A Guide to Whisky Auction Sites

by Matt Chambers
at Whisky for Everyone

The world of whisky auctions

has evolved like never before over the last decade. This is particularly true since the Covid-19 pandemic when numerous companies suddenly emerged.

No longer is selling or buying bottles simply the domain of exclusive auction houses, but available to all.


a glass of Scotch single malt

Much like with cask investment companies such as Whisky 1901, the emergence of new whisky auction websites has made investing in whisky or selling your precious bottle easier than ever before.

In both cases, some companies are better than others. Researching who you plan to buy or sell from before embarking on your journey is advisable for best results.

But what should you look out for when buying or selling your bottles? Here are a few suggestions to get you started.

1. Old bottlings

It makes sense that old and rare whiskies are going to do well for investment purposes or at auction. Typically, anything vintage is always desirable and tends to gain wealth the further removed it becomes from its original point of release. Vintage examples of the big whisky names, be it blended Scotch or single malt, are having their time in the sun. And you can pick up some surprising bargains.

These include old retro bottlings from the 1960s, 1970s and 1980s from brands such as Johnnie Walker, Chivas Regal, and other popular blends. They taste different to modern versions and reflect a time when whisky making was more hands on and erratic, rather than produced using today’s technological and analytical approaches.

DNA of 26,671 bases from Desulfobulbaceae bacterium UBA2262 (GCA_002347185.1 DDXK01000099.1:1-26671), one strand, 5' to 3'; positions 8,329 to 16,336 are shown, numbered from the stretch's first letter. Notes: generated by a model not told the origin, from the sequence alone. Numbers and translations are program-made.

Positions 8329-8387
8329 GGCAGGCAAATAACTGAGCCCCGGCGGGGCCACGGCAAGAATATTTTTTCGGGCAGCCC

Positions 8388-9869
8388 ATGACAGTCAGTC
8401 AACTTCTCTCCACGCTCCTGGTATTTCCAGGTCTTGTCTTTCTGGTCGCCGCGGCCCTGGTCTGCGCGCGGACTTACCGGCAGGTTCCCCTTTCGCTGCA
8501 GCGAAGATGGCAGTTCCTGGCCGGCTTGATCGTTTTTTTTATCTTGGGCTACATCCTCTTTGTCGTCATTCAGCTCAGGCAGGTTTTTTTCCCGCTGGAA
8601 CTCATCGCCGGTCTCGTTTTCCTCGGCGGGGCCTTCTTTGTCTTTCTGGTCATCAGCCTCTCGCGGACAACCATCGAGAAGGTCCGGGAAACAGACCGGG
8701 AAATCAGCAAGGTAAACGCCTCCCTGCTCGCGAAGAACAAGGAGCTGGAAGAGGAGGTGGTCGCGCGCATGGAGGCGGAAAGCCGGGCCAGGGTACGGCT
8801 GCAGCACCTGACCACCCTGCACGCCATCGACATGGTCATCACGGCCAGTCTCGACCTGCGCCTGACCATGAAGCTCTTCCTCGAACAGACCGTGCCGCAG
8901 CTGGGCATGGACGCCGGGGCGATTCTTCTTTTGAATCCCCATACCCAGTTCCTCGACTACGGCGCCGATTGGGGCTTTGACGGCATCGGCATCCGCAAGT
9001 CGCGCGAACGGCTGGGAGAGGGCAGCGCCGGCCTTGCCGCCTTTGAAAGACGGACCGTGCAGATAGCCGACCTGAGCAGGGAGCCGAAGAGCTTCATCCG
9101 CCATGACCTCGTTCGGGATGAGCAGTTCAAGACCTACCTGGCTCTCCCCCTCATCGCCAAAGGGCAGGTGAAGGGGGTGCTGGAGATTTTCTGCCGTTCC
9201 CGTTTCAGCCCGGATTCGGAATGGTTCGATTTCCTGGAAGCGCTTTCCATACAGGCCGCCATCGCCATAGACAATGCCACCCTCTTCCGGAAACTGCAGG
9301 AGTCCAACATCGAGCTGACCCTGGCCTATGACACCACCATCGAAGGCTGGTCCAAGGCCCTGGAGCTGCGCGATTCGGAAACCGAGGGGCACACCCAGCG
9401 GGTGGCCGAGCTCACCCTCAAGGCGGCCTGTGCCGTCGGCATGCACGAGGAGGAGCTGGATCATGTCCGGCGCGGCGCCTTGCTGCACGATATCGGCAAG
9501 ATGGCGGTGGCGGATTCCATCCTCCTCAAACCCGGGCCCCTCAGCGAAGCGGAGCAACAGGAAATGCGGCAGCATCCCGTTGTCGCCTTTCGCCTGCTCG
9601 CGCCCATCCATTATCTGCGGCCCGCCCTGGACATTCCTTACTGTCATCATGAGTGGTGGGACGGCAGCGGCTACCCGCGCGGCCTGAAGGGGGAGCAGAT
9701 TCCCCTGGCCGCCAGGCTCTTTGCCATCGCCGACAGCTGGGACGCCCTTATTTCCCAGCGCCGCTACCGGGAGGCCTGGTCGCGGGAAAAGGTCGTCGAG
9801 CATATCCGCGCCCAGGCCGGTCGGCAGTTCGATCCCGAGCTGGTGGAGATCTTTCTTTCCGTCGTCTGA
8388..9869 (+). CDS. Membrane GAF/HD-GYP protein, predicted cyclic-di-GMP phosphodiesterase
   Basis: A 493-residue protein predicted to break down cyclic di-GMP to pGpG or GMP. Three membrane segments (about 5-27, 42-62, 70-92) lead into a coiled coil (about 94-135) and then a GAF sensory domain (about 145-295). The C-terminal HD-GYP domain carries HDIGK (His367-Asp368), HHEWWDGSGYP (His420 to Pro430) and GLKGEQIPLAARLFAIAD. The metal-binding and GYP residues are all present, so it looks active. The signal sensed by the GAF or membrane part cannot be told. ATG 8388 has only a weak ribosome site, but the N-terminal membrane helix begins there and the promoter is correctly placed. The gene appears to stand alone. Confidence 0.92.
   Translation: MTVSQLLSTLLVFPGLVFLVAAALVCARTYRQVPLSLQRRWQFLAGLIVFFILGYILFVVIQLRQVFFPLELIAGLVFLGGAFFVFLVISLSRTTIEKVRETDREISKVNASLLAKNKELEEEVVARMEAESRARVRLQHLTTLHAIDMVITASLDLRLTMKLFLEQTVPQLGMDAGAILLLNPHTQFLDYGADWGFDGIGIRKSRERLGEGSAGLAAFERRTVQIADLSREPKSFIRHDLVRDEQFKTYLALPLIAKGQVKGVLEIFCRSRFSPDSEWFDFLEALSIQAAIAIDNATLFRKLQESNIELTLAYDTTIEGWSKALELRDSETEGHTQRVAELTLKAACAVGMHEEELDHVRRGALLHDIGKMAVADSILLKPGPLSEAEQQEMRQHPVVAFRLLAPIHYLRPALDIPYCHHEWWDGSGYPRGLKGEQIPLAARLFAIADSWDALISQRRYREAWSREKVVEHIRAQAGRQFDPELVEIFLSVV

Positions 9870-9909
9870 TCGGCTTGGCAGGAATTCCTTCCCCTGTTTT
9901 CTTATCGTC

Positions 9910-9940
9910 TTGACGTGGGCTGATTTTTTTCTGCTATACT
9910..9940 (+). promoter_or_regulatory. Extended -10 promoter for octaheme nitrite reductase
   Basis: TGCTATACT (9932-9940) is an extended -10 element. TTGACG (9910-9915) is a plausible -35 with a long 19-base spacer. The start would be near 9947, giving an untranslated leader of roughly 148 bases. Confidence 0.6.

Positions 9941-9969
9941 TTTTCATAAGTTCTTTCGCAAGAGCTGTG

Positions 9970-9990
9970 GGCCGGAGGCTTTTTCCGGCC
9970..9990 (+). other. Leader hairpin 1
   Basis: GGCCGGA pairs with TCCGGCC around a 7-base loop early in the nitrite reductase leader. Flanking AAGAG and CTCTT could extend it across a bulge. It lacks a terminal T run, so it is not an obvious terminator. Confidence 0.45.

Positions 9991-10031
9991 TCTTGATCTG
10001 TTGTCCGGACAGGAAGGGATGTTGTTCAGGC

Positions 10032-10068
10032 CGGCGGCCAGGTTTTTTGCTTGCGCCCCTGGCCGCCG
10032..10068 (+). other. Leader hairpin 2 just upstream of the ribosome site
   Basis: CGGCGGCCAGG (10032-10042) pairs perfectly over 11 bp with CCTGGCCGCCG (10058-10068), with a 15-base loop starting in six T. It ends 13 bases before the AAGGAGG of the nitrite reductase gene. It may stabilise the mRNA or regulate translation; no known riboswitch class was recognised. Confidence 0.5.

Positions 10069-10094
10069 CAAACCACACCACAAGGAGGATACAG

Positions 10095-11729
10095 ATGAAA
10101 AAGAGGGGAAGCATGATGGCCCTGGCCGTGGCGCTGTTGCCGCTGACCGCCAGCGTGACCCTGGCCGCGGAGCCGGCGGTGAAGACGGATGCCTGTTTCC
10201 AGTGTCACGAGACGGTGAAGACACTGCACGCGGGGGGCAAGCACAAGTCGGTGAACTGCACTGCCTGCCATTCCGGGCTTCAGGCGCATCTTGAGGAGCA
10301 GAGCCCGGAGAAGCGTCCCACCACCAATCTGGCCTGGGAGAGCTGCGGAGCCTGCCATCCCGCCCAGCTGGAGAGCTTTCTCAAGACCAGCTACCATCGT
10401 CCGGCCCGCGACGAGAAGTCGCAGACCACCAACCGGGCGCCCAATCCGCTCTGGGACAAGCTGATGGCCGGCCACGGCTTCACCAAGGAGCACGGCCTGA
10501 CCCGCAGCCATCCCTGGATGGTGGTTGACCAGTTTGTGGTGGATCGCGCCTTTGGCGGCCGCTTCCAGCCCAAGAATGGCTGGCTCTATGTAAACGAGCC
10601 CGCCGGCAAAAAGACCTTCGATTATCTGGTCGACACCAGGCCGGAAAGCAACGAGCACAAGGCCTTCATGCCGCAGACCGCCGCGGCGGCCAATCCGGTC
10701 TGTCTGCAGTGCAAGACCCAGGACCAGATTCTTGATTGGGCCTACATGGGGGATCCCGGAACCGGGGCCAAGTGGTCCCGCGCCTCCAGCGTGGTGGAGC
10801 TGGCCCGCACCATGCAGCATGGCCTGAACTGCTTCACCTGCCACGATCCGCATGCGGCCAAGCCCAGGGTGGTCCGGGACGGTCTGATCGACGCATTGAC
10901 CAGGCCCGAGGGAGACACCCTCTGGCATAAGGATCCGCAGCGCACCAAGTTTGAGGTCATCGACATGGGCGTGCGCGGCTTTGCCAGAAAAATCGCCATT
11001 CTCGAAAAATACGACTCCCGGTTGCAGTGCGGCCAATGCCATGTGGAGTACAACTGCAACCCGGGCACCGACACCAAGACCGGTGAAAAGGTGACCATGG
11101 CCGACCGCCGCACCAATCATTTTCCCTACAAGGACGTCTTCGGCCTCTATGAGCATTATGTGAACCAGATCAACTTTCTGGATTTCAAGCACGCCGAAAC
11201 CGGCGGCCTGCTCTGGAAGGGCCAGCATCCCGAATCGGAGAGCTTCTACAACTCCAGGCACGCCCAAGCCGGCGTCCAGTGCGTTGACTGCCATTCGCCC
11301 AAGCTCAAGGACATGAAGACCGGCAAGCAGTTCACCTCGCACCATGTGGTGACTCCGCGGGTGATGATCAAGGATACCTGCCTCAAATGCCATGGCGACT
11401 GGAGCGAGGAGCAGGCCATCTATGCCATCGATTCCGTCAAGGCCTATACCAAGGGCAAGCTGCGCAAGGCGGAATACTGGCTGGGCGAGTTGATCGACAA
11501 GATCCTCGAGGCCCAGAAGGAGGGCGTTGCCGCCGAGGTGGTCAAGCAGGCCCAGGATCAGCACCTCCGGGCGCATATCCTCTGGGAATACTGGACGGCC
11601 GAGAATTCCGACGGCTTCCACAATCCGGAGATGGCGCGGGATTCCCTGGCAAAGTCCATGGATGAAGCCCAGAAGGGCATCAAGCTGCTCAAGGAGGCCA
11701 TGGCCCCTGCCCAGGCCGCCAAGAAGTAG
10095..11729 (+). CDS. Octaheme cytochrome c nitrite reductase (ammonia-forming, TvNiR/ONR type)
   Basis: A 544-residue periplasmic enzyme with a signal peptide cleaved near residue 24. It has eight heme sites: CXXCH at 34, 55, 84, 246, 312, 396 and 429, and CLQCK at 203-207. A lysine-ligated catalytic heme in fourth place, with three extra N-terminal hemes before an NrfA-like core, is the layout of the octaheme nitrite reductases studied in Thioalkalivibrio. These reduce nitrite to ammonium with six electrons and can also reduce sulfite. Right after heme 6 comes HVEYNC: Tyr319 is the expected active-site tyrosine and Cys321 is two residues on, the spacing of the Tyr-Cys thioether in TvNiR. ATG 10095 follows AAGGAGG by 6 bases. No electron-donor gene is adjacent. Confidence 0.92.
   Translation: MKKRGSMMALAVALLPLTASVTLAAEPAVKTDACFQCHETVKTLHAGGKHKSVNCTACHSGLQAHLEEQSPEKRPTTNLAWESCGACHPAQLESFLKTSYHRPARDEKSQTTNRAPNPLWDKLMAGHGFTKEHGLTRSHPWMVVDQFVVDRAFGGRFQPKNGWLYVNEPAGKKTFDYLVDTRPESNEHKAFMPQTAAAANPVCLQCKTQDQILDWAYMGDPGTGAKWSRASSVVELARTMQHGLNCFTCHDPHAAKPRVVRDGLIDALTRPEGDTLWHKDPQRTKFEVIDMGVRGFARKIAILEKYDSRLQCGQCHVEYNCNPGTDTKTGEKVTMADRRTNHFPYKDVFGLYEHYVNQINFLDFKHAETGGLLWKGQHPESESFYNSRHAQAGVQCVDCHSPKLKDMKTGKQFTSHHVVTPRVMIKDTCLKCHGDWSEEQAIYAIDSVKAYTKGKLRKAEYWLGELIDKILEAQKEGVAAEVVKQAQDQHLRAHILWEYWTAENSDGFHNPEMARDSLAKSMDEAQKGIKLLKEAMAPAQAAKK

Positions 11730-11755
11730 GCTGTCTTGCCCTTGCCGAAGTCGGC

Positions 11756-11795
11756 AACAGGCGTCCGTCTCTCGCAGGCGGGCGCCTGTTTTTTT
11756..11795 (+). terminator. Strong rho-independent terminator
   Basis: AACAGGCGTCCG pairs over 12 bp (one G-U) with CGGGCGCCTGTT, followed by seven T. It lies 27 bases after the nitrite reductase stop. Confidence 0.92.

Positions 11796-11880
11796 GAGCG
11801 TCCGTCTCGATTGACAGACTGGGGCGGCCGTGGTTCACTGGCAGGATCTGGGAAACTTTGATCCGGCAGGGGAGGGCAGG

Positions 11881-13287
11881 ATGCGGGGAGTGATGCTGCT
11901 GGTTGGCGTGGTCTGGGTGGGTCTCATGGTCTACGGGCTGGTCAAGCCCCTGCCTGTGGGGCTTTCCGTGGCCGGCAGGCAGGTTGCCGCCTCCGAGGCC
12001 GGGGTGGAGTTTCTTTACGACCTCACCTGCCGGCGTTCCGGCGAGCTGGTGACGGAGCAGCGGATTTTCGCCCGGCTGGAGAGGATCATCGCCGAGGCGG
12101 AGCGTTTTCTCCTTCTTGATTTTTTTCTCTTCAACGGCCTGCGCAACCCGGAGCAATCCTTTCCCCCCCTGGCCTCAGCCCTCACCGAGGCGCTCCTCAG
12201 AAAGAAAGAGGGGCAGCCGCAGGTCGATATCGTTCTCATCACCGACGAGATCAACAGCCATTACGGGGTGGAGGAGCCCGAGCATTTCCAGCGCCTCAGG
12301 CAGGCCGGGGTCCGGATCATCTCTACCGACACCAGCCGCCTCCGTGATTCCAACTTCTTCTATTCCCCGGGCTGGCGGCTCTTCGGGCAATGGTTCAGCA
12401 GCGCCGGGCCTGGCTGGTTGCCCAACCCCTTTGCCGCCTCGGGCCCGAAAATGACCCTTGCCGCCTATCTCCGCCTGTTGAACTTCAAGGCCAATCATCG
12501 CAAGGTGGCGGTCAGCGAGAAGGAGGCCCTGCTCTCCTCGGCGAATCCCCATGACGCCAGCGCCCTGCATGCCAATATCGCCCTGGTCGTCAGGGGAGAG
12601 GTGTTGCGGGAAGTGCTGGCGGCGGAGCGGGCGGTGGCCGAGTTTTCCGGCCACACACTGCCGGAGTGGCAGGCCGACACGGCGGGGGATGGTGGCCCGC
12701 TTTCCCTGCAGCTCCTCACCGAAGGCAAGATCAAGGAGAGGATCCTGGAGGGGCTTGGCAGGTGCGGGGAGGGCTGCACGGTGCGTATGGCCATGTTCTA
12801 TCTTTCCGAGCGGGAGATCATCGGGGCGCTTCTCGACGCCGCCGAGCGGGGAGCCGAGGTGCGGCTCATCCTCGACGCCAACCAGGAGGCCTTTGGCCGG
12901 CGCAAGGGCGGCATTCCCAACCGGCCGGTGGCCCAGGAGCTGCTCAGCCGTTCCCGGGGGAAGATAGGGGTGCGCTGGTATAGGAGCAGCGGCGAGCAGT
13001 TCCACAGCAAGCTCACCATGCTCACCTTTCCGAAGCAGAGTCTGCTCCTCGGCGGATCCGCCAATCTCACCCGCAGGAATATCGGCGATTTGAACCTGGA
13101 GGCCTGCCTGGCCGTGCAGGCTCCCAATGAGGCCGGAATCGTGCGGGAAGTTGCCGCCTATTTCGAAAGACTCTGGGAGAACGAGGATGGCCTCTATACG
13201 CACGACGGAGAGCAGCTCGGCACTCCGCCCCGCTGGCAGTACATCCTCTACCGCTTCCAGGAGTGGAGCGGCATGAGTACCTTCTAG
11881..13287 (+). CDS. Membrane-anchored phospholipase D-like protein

A great way to step back into a bygone era, but without breaking the bank.

2. Closed distilleries

Whiskies from closed distilleries are well worth considering. The Scotch whisky industry was hit particularly hard in the 1980s and 1990s, resulting in a devastating slump. Numerous distilleries ceased production during this time. Some were never to return; some have been reborn. As stocks dwindle and interest in such brands increases, prices have climbed rapidly.

Easy wins include anything from now-fabled distilleries such as Brora, Port Ellen, and Rosebank. These consistently perform well at auction, but you will have to pay a pretty penny. However, you can pick up lesser-known bargains, such as Caperdonich or Convalmore from Speyside, with a bit of extra research. The whiskies are equally as good but do not have the same hype surrounding them.

3. Current players

The realm of old or rare whiskies is not the only area worth considering for investment via auction. Modern-day classics can pull some of the biggest prices. Certain distilleries lead the way in their desirability for collectors and ‘flippers’ – the name given to someone who buys a bottle and then places it immediately on an auction site to gain instant profit.

This is particularly true if one of the desirable distilleries releases a limited edition or single-cask bottling. Prices can skyrocket on the auction market with some whiskies doubling or tripling in price over night. Key names to look out for here are single malts from Ardbeg, Dalmore, Glendronach, Macallan and Springbank. Others, such as Glenallachie and Lagavulin, are also starting to creep up in value and status.

4. The new breed

A current new wave of craft and artisan distilleries are popping up around the world. Some are even gaining cult status for investment purposes. Inaugural releases from craft distilleries have always been popular. Everyone wants to try the first whisky from a new place, right? But there is a growing trend of collectors and whisky fans jumping on certain brands as they evolve beyond those early bottlings.

Distilleries to pay attention to are Bimber from London, plus Daftmill and Raasay from Scotland. All have gained considerable traction over the last couple of years. Recent limited-edition releases and single-cask single malts from each have accumulated significant wealth in the collectors’ marketplace. They are currently some of the best performing products across many auction sites.


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